Violence was reported in and around Syria's capital city, indicating the fragile U.N.-backed cease-fire remains shaky, activists and government officials said.
The two sides said three members of the Syrian security services used to clamp down on anti-government protests were killed in and around Damascus Tuesday, and four people were injured when a bomb exploded outside an Iranian culture and travel center in the capital, The New York Times reported.
An intelligence officer was shot and killed Tuesday in Barzeh, a northern suburb of Damascus, the British-based Syrian Observatory for Human Rights said. The man was suspected of identifying protesters to government forces for arrest.
A retired lieutenant colonel and his brother, also an officer, were assassinated in Damascus Tuesday, Syria's official news agency said, blaming "terrorists" for the attack.
Syrian Arab News Agency also said terrorists planted explosives that detonated outside of the Iranian Culture Center.
Opposition activists, meanwhile, said Syrian forces have followed a predictable pattern since the first wave of U.N. monitors arrived last week: Government soldiers are largely quiet while around the monitors but resume their attacks once the monitors leave a community.
About 12 monitors have been sent to the country so far. Despite the cease-fire -- part of a six-point peace plan proffered by U.N.-Arab League envoy Kofi Annan -- violent attacks have taken place since plan went into effect April 12.
Annan, who briefed the Security Council Tuesday, said Syrian army attacks after the monitors departed on people who staged anti-government protests while monitors were in the cities is "unacceptable and reprehensible, if true."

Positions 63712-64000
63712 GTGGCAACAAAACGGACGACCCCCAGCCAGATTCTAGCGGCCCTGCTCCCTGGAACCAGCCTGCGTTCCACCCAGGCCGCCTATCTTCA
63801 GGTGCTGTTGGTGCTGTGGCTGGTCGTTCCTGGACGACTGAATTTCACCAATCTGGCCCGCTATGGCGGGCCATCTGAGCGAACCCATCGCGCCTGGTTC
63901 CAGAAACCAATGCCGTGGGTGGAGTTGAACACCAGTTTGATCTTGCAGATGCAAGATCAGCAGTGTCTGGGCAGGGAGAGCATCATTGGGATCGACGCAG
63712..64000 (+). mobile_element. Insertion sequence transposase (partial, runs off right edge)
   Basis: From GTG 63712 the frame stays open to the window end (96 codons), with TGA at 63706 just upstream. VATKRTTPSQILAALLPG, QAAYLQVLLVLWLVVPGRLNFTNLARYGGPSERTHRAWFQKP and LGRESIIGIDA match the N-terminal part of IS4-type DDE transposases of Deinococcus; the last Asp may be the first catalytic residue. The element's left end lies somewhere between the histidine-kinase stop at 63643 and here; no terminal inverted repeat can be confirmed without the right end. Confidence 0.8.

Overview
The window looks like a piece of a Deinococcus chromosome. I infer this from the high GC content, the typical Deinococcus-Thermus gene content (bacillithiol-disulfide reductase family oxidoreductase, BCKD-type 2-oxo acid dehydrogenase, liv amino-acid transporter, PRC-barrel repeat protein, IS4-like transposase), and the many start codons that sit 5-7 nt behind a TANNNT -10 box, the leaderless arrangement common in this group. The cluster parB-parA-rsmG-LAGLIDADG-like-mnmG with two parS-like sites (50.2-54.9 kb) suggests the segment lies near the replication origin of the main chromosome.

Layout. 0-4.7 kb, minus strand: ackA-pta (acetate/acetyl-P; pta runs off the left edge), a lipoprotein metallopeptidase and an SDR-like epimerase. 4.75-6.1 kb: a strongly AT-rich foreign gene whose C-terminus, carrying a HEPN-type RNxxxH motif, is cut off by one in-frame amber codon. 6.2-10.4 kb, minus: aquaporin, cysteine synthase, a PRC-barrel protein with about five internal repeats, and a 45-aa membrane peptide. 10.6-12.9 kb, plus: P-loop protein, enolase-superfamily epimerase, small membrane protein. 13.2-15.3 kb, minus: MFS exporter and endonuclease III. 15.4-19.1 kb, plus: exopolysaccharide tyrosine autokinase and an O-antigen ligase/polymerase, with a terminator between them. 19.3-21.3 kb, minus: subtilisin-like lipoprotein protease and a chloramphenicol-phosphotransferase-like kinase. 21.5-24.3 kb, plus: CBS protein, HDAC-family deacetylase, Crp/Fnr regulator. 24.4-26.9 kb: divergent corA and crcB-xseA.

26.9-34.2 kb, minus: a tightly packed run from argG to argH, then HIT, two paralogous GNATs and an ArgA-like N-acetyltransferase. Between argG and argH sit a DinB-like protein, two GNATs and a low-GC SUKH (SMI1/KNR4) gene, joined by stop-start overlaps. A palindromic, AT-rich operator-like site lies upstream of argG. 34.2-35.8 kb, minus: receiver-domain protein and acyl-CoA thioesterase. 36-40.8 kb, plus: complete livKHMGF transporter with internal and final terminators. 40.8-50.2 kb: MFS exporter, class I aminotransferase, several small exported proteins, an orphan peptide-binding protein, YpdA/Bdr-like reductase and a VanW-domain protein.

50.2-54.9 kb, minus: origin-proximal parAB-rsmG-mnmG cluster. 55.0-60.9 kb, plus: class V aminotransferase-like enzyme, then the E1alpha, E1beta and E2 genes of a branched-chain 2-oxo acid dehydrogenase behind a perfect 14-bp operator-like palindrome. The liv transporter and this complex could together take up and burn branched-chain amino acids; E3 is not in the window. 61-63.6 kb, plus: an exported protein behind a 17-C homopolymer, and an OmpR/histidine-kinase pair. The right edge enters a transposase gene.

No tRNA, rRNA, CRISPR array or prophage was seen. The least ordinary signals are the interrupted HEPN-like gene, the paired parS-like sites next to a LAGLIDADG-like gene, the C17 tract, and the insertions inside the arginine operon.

"We have credible reports that when they [monitors] leave, the exchanges start again, that these people who approach the observers may be approached by the Syrian security forces or the Syrian Army or even worse, perhaps killed, and this is totally unacceptable," Annan's spokesman, Ahmad Fawzi, told U.N. television.
The U.N. Security Council backs the peace plan, with the full contingent of 300 inspectors expected to be sent to Syria during the next few months, the Times reported.
Susan E. Rice, the U.S. ambassador to the United Nations, said Tuesday the monitors' presence already has reduced the violence and the goal is to get all monitors deployed to Syria as quickly as possible.
However, Syria rejected one monitor based on his nationality and told the United Nations it won't accept any monitors from "Friends of Syria" countries, an informal organization of about 70 countries backing the opposition as it seeks political change.
"The onus remains on the Syrian government to halt the violence," Rice said, "then subsequently on both sides to maintain a cessation of violence."
The United Nations estimates at least 9,000 people have died since the protests against the government of President Bashar Assad began in March 2011. Activist groups estimate more than 11,000 people have died.